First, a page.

Software development is one of the main topics that I discuss on this blog. When I decided to focus on the formal aspects of software development, my first inclination was to learn about the deep things of software architecture. This was so much easier said than done. What I discovered, much to my dismay, was that there was no single widely-accepted definition of software architecture. Eventually, after many teeth gnashing episodes, I decided to go with the definition provided by the Software Engineering Institute and the Bass book. This solved only a small part of the problem.
As I read more books and websites, conflicting terms and overlapping concepts remained a problem. For example, there was significant variance regarding what was meant by design as compared to architecture. Some sources used the terms almost as synonyms, whereas others made clear distinctions between the two. Fortunately, The Guide to the Software Engineering Body of Knowledge (SWEBOK) came to the rescue.
SWEBOK harmonizes terminology and concepts from a variety of textbooks and other publications and, in doing so, provides not only a coherent idea of architecture vs. design, but also a practical guide to the field of software engineering, which is a much broader topic. I had two software engineering books on my shelf, and had reviewed others, but they all were far too conceptual to be of much practical use. SWEBOK, on the other hand, struck just the right balance between conceptual and practical information.
Chapter writers have done a great job of cross-referencing/harmonizing these resources, making it possible for those of us without any academic exposure to the field to gain an understanding of the key topics, terms, and concepts. Version 2, published in 2004, was the edition I stumbled across. And, while it was a bit dated in 2011, it was still immensely helpful.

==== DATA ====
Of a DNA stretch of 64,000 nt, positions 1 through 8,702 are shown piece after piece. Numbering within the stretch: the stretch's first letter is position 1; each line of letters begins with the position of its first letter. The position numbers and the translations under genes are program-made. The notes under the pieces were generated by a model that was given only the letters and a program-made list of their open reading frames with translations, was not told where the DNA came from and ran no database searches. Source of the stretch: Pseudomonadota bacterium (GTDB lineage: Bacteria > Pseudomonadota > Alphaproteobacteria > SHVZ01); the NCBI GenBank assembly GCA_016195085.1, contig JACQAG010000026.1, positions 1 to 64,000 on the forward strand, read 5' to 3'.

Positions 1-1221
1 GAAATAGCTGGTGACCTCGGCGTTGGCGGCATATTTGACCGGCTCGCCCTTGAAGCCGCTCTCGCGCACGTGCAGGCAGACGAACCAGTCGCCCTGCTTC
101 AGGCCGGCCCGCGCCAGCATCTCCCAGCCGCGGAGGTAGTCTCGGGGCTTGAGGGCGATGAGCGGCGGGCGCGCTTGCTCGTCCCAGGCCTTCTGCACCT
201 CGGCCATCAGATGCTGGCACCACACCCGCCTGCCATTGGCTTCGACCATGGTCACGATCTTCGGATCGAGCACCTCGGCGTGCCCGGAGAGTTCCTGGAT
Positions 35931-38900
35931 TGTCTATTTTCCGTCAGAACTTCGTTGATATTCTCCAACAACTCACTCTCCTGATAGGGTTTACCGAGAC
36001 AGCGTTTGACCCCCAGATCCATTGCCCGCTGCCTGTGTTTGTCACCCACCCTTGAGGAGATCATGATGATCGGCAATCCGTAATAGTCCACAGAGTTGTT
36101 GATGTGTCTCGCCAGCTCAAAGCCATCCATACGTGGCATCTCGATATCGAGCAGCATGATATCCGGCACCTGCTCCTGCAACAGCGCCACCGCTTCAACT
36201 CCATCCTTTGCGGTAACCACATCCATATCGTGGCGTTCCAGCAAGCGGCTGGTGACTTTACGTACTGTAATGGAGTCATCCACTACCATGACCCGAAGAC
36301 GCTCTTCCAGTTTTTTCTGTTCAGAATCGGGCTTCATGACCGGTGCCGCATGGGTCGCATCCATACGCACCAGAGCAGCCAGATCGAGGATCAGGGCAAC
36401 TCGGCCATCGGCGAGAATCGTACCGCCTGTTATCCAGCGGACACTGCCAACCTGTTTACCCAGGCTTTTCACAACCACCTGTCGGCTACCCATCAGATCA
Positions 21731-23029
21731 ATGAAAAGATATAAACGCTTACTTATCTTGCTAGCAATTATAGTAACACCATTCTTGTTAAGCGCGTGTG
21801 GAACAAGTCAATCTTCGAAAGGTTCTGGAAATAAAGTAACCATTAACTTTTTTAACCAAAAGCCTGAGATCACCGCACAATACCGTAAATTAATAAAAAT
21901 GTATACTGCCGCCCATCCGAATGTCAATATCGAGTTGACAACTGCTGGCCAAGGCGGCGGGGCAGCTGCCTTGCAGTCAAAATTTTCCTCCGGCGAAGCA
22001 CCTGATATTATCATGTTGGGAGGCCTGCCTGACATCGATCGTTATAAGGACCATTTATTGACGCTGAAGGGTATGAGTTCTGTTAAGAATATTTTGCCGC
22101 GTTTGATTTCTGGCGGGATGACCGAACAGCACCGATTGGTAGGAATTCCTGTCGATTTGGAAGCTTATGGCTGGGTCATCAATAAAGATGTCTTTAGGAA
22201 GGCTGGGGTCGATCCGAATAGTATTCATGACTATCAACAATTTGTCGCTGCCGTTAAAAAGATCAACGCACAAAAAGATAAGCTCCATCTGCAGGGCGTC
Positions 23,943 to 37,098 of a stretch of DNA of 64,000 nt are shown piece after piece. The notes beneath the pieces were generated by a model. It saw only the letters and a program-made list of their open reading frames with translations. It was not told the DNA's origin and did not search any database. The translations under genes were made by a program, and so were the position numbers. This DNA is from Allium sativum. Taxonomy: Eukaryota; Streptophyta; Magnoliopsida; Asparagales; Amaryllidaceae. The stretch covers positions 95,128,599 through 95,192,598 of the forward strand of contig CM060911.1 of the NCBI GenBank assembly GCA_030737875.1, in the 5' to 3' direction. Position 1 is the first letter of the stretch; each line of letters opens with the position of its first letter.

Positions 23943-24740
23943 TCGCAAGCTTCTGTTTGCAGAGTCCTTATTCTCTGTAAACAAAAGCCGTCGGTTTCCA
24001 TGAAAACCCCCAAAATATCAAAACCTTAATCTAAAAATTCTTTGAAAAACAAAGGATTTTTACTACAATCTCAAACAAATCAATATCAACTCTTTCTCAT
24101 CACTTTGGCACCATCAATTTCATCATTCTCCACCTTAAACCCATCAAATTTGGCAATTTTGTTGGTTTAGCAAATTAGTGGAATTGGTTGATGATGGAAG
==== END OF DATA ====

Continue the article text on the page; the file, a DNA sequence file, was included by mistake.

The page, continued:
This great resource is now becoming even better. Version 3 is undergoing public review, which assures that all viewpoints, terms, and concepts are considered and vetted for inclusion. Each chapter covers a specific knowledge area. For Version 3, five new knowledge areas have been added. Below is a list of the chapters for Version 3.
Software Engineering Models and Methods
Software Engineering Professional Practice
Software Engineering Economics
Software Configuration Management
Software Engineering Management
Software Engineering Process
Software Engineering Tools and Methods
Chapters (at least in their preview versions) are typically no more than 15 or so pages in length. However, even though brief in length, they pack in a lot of useful information, especially in the form of references to external sources—which is what I find so helpful. Since SWEBOK is used as a curriculum guide for certificate and degree programs, it provides those who want to learn on their own information about the most authoritative sources for the field. At last, no more wandering through Amazon trying to figure out what to buy!
I believe that SWEBOK is a great resource for anyone who desires a better understanding of how software is created. It certainly conveys a more realistic view of what actually goes into building sophisticated software systems, such as EHRs, than does a typical textbook on information technology with a chapter or two on the software development lifecycle.
Reading SWEBOK makes it obvious (or at least it should) that developing more usable systems, decreasing response times, or improving data quality entails more than hiring more programmers or a creating a longer list of requirements. The chapters on software construction, software design, computing foundations, and software engineering models and methods are not too technical, yet provide good overviews of important aspects of software development. They are worth a look, and the public review versions are free.
SWEBOK provides just the roadmap I need to the world of software engineering. It and the growing pool of MOOCs are making professional-level software development knowldege both more accessible and less expensive. Life is wonderful—just wonderful…